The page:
Cable split could slow growth
Time Warner’s Bewkes begs to differ with Street’s analysisAfter the separation of Time Warner Cable late this year, Time Warner will be a more content-focused company and get $9.25 billion for further stock buybacks, dividends, acquisitions and investments into existing businesses.
Analysts said that getting rid of TWC under a deal unveiled Wednesday will lower the growth rate of the remaining assets given that TWC has been leading operating income before depreciation and amortization gains at the conglomerate.
However, TW president and CEO Jeffrey Bewkes took issue with Wall Street concerns about the outlook for the TW content and AOL businesses. “We will be growing faster than I think is currently realized out in the market,” he told analysts.
Bewkes cited digital opportunities, recent restructurings at the film unit and strong momentum at TW’s TV networks as reasons why the core content operations could end up surprising investors. But he declined to provide growth guidance for the restructured TW.
UBS analyst Michael Morris said that the market capitalization of TW would decline from $58.4 billion to $42.6 billion post-split. This year’s earnings per share will hit $1.09 before the split, but reach only 85 cents post-split, he projected while reducing his 2009 earnings estimate from $1.24 to 91 cents per share. Morris also sees operating income before depreciation and amortization falling to 6.1% next year for the reshaped TW.
While other debt ratings agencies expressed little concern about the deal, Standard & Poor’s Ratings Services said Wednesday that it likely will cut its long-term ratings on TW because of its new focus on content units. S&P analyst Heather Goodchild cited “the departure of the company’s most predictable source of growth (in TWC) and the increased exposure in the future to the volatile performance of filmed entertainment, as well as to the turnaround process at AOL.”
Under the multistep separation process unveiled Wednesday, TWC will declare a $10.9 billion one-time dividend to all of its stockholders, including $9.25 billion flowing to TW, just before the completion. That payout amounts to $10.27 per TWC share, well above the $6 estimates of some analysts.
In the end, TW will distribute its entire stake in TWC to stockholders in a tax-efficient manner that will either take the form of a spinoff or split, depending on market conditions.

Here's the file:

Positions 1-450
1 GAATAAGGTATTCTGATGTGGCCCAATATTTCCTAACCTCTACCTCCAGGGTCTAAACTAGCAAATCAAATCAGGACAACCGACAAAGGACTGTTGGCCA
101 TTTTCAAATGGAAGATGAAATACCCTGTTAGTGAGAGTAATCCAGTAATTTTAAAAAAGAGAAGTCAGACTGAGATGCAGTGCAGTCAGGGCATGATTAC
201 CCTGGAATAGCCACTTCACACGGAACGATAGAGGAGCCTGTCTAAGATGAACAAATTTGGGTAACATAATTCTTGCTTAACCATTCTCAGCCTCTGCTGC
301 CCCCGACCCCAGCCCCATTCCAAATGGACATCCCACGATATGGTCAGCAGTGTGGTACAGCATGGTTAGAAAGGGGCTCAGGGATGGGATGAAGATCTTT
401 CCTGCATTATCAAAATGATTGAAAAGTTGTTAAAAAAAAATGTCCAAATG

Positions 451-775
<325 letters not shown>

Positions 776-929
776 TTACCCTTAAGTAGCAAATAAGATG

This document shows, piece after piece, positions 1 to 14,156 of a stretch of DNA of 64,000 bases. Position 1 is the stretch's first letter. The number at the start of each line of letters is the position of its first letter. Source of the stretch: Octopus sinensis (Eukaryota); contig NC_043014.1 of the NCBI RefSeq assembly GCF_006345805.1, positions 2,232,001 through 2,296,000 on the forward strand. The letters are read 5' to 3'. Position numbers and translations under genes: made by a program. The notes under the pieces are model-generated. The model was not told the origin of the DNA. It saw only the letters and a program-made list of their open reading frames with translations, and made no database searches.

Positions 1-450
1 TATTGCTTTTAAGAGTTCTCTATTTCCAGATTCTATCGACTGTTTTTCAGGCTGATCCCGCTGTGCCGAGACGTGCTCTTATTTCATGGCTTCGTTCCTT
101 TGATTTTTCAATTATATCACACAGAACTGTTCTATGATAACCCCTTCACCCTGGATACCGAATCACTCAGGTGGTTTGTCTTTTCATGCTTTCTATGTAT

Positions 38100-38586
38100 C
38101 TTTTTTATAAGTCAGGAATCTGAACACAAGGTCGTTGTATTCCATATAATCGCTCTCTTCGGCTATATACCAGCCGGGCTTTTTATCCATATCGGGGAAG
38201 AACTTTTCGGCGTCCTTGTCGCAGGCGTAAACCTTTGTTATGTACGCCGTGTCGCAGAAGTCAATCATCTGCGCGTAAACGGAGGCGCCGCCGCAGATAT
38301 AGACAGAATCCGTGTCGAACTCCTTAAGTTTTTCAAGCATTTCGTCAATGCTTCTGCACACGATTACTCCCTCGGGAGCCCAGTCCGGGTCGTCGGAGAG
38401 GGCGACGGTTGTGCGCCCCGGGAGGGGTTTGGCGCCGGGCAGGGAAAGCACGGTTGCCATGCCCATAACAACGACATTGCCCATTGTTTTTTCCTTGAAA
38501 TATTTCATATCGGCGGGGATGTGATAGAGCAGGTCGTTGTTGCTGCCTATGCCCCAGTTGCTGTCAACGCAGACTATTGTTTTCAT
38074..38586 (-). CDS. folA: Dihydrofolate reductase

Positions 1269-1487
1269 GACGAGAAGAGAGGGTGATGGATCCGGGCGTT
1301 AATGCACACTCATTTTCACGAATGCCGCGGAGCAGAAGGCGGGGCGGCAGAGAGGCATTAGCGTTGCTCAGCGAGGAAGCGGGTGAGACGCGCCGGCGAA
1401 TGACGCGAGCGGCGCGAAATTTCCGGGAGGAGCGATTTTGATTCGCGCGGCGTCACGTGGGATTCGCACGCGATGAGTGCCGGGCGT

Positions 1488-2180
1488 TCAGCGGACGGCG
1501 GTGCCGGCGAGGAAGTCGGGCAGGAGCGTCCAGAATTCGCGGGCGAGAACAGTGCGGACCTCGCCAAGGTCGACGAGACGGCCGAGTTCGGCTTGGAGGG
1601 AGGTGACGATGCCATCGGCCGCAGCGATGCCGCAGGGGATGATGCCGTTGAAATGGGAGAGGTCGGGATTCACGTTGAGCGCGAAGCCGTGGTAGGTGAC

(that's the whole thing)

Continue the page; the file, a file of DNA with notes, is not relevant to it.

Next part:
“After the transaction, each company will have greater strategic, financial and operational flexibility and will be better positioned to compete,” Bewkes said. “Separating the two companies also will help their management teams focus on realizing the full potential of the respective businesses.”
He added that in today’s world, there is less need to own content and distribution assets. After all, cable has become more of a telecom business with the addition of telephony and broadband services, meaning that cable systems “don’t fit that well into a content company.” Plus, Bewkes said he feels TW’s content assets are “very established, very strong” and get access to many distribution platforms in the digital age.
What the TW content giant will do with the extra cash from the dividend was one initial focus of discussion Wednesday on Wall Street.
Miller Tabak analyst David Joyce ranked the likely priorities like this: “Stock buybacks, and then any opportunistic online or cable network acquisitions that may come along.”
Morris argues that “returning the cash to shareholders via a dividend and/or modest investments in existing content assets would be the best use” for the additional capital. TW currently pays a quarterly cash dividend of only 6.25 cents, making for a 1.5% yield that analysts have long argued could increase over time.
“There are several potential acquisition targets that the new Time Warner might be interested in, including the Weather Channel (which is currently being auctioned off), Scripps Networks Interactive or Discovery,” Sanford Bernstein analyst Michael Nathanson said.
Alternatively, paying down debt could boost TW’s 2009 earnings per share by up to 8%, and more stock repurchases could boost the bottom line by up to 11%, he estimated.
While not showing his cards, Bewkes again signaled interest in cable networks. When asked about networks acquisitions, he said: “That’s a good area for us.”